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A Federal Judge Used Pizza To Explain Why A Key Provision Of Obamacare Is Legal

Brett LoGiurato
Pizza Hut CMO- SP
Pizza Hut CMO- SP


Just hours after the Affordable Care Act was dealt a serious blow from a federal appeals court, a different appeals court gave the law a victory — thanks in part to an analogy based on pizza.

The Fourth Circuit Court of Appeals in Virginia on Tuesday afternoon upheld the distribution of premium subsidies under the law through both state and federal exchanges, something that has become a point of contention in federal courts.

The argument from plaintiffs challenging Obamacare holds that the way the law was written does not allow for subsidies to be provided by the federal government, pointing to a statute that says subsidies should be issued for plans purchased "through an Exchange established by the State under Section 1311" of the Affordable Care Act. Section 1311 establishes the state-run exchanges. However, the plaintiffs argued the law does not permit subsidies in federal exchanges, according to Section 1321 of the law.

The federal government has maintained Congress' intent in crafting the law was clear — that as many people as possible would be able to acquire affordable health insurance with subsidies provided either through a federal or state exchange.

The Virginia court's ruling was a unanimous 3-0 decision. In a concurring opinion explaining the rationale for the ruling, Senior Fourth Circuit Judge Andre Davis explained the debate in terms of a pizza order:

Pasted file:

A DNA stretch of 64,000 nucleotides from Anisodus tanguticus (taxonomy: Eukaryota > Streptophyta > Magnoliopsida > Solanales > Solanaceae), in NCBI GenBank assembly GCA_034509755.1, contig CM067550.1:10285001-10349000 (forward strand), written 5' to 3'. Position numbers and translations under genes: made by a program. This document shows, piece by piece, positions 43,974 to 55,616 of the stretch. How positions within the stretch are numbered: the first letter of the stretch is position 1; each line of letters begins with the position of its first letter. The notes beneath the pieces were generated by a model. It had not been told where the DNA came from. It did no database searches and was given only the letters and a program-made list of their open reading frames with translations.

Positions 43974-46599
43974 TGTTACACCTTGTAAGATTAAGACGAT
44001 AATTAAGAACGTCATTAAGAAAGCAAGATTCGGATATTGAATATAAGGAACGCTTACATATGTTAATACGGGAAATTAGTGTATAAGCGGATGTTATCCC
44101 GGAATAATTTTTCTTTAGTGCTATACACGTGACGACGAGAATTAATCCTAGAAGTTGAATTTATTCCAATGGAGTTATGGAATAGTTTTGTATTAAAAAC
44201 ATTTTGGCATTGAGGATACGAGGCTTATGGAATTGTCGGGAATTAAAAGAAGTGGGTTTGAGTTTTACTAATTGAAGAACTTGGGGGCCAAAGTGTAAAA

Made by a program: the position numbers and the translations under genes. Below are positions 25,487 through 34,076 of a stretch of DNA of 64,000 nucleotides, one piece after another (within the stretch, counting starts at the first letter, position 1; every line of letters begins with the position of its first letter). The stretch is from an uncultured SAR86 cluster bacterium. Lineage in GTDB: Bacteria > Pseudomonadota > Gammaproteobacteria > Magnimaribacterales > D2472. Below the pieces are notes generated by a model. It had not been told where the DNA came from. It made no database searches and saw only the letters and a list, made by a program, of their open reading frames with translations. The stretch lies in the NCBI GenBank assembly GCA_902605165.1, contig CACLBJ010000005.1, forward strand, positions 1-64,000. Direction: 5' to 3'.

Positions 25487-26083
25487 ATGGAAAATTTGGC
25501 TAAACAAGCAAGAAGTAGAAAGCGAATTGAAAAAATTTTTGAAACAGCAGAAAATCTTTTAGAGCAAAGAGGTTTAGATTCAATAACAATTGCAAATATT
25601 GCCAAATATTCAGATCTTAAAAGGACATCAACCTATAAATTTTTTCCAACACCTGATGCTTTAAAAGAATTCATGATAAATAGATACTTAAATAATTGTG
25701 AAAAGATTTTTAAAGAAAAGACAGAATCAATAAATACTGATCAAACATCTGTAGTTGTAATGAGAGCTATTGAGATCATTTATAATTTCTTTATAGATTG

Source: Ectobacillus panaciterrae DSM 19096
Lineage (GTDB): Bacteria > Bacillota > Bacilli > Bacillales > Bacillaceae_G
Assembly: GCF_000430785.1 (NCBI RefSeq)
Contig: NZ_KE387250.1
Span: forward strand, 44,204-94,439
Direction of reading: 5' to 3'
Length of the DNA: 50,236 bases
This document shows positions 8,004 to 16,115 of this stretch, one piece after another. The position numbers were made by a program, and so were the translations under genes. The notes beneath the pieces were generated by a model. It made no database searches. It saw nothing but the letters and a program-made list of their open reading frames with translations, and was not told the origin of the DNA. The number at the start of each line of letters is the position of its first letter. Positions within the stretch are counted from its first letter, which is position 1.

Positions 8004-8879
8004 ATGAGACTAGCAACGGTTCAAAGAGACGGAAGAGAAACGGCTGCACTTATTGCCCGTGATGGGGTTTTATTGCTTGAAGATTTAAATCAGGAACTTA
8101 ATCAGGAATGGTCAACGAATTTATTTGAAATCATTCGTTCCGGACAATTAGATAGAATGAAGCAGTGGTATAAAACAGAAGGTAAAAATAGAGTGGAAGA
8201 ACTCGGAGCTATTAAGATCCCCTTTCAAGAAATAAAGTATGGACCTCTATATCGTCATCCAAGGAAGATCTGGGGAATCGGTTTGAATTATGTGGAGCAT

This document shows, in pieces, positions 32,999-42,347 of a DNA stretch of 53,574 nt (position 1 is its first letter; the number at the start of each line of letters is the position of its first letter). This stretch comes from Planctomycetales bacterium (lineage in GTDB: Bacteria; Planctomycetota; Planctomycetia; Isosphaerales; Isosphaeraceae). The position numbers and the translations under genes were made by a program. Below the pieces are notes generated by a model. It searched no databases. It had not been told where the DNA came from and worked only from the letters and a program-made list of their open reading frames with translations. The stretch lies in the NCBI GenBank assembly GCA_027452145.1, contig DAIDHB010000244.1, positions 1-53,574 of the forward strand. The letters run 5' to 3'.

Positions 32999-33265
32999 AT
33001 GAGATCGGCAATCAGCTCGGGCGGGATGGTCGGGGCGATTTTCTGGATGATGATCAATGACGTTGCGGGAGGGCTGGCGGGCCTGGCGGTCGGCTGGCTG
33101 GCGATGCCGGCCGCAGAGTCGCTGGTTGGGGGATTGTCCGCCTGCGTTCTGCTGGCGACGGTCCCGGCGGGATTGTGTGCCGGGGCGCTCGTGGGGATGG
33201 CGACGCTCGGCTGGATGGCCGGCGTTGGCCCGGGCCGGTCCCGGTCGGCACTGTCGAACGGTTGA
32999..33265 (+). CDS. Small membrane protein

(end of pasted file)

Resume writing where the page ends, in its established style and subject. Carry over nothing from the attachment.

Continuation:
If I ask for pizza from Pizza Hut for lunch but clarify that I would be fine with a pizza from Domino’s, and I then specify that I want ham and pepperoni on my pizza from Pizza Hut, my friend who returns from Domino’s with a ham and pepperoni pizza has still complied with a literal construction of my lunch order.

That is this case: Congress specified that Exchanges should be established and run by the states, but the contingency provision permits federal officials to act in place of the state when it fails to establish an Exchange. The premium tax credit calculation subprovision later specifies certain conditions regarding state-run Exchanges, but that does not mean that a literal reading of that provision somehow precludes its applicability to substitute federally-run Exchanges or erases the contingency provision out of the statute.

On the surface, it makes sense. Davis is reading Congress' intention as asking states to establish exchanges, but saying it would be fine for the federal government to come in and run exchanges if the states fail to do so. The Internal Revenue Service later handed down a regulation in 2012 that said individuals may receive a tax credit "regardless of whether the exchange is established and operated by a state."

Davis' two colleagues agreed with the federal government's arguments in court, though they applied more caveats. Judge Roger Gregory wrote the "defendants have the stronger position, although only slightly."

It's not the first time a food analogy has been used as a legal metaphor to explain a section of Obamacare. In 2012 oral arguments before the U.S. Supreme Court, there was a famous debate over a theoretical mandate to buy broccoli.

Just hours before the Fourth Circuit handed down its opinion, the U.S. Court of Appeals for the District of Columbia Circuit essentially came to the opposite conclusion and sided with the plaintiffs in a similar case.

In a 2-1 decision, the D.C. court said the plaintiffs presented a more compelling argument than the federal government. It determined the law "unambiguously restricts the ... subsidy to insurance purchased on Exchanges 'established by the State."

" We conclude that appellants have the better of the argument: a federal Exchange is not an 'Exchange established by the State,' and section 36B does not authorize the IRS to provide tax credits for insurance purchased on federal Exchanges," the judges wrote in their decision.

The conflicting opinions could set up another high-profile challenge to Obamacare before the Supreme Court.

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